Executives from dozens of pharmaceutical companies have donated tens of thousands of dollars to Joe Biden’s presidential campaign, according to FEC filings.
Employees of Novartis, a Swiss pharmaceutical giant, contributed nearly $3,000 to Biden’s campaign. Among them are donations from key executives at the company.
Novartis was embroiled in a scandal following the inauguration of Donald Trump, after it emerged the company paid $1.2 million to Michael Cohen, the president’s then personal attorney. The company has also been involved in scandals relating to data integrity, bribery and marketing violations.
John Maraganore, the CEO of Alnylam Pharmaceuticals, contributed $500 to Biden’s campaign. Maraganore received $5 million in compensation in 2018, according to Simply Wall Street. Alnylam is a publicly listed biopharmaceutical company that develops and commercializes RNA interference therapeutics. The comany’s compliance head also contributed $500 to Biden’s campaign.
Biden’s campaign received a $2,800 contribution from a senior vice president at Pfizer, and another $2,800 from one of its attorneys. In all, the former vice president’s campaign received more than $7,000 from employees of the pharmaceutical giant.
Two executives from Astellas Pharma contributed close to $1000 to Biden’s campaign, FEC filings show. Astellas Pharma has been involved in countless controversies. Just last year, it agreed to pay the United States Department of Justice $100 million to resolve allegations it had conspired to offer kickbacks through Medicare copay foundations.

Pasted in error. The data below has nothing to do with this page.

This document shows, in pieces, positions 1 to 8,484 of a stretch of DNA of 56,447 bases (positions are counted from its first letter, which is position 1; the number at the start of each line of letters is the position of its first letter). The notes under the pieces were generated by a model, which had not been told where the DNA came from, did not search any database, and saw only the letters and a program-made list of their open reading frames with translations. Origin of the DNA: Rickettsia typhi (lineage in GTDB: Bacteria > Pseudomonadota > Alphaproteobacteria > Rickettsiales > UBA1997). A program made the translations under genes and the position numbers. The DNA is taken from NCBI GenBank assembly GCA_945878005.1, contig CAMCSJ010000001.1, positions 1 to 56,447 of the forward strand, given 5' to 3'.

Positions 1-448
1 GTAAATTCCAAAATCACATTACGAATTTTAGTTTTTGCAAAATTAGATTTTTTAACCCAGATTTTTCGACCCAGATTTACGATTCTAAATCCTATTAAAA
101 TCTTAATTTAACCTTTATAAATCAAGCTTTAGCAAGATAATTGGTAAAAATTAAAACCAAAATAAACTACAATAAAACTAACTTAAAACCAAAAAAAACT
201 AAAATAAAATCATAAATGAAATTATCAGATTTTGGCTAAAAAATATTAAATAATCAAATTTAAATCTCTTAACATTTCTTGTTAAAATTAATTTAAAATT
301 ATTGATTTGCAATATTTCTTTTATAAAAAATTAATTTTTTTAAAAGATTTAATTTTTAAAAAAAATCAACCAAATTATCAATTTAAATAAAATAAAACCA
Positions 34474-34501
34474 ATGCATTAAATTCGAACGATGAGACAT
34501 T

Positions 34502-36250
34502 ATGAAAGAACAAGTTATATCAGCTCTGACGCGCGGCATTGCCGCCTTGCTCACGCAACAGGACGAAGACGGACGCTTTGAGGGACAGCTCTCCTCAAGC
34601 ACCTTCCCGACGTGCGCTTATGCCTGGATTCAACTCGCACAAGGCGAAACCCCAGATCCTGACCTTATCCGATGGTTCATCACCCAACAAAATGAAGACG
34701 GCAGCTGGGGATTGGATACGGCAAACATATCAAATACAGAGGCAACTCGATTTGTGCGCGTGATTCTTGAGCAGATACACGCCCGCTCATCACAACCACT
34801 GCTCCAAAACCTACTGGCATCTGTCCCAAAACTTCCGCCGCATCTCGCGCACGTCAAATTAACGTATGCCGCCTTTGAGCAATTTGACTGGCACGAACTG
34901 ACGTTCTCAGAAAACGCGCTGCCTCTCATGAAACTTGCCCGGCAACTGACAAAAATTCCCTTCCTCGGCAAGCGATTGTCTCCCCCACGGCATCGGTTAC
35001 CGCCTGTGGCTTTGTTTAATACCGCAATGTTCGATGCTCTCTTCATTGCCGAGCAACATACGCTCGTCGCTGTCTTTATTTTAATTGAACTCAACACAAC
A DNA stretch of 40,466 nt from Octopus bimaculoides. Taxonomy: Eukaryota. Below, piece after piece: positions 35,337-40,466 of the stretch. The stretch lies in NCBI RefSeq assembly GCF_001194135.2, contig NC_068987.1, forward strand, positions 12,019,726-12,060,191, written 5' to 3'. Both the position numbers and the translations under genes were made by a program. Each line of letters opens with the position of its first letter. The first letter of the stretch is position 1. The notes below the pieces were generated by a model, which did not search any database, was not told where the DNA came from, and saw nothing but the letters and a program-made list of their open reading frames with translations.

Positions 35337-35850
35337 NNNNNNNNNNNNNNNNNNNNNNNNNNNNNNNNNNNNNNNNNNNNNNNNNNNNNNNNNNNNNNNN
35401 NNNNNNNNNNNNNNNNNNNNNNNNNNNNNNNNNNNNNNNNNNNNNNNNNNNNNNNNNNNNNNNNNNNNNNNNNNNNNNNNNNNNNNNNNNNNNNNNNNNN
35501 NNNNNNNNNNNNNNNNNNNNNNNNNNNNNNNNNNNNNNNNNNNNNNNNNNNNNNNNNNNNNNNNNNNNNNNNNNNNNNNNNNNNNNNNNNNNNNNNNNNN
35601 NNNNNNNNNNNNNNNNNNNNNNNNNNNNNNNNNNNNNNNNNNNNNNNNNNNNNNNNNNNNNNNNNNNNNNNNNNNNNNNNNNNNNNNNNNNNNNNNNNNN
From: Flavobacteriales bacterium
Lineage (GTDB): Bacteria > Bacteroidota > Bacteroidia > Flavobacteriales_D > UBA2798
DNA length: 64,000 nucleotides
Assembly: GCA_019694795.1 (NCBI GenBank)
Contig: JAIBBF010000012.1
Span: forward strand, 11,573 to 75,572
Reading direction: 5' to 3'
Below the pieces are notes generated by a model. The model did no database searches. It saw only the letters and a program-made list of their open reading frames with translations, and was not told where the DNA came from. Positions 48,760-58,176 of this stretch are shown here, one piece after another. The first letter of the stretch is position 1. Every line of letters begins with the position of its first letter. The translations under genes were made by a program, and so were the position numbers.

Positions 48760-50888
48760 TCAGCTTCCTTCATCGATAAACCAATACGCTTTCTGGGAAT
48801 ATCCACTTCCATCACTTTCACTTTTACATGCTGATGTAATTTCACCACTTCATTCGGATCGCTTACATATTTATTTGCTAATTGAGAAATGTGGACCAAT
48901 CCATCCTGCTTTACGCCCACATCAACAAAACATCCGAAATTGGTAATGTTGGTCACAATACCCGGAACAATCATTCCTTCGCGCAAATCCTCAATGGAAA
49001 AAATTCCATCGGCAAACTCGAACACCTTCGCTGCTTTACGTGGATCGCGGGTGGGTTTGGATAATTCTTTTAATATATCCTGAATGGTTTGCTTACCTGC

An article published in Sludge in July highlighted donations from 15 top executives of pharmaceutical and health insurance companies to Biden’s campaign.
The list included Robert Fallon, the CEO of Phosplatin Therapeutics and the founder of Psy Therapeutics, Brant Binder. Each contributed the maximum allowable under campaign finance laws.
Bernie Sanders has challenged Biden to stop accepting money from big pharmaceutical companies, having himself pledged to reject contributions over $200 from the PACs, executives and lobbyists of pharmaceutical and health insurance companies.
“If we are going to break the stranglehold of corporate interests over the health care needs of the American people, we have got to confront a Washington culture that is corrupt―that puts profits ahead of the needs of the American people,” Sanders said last year.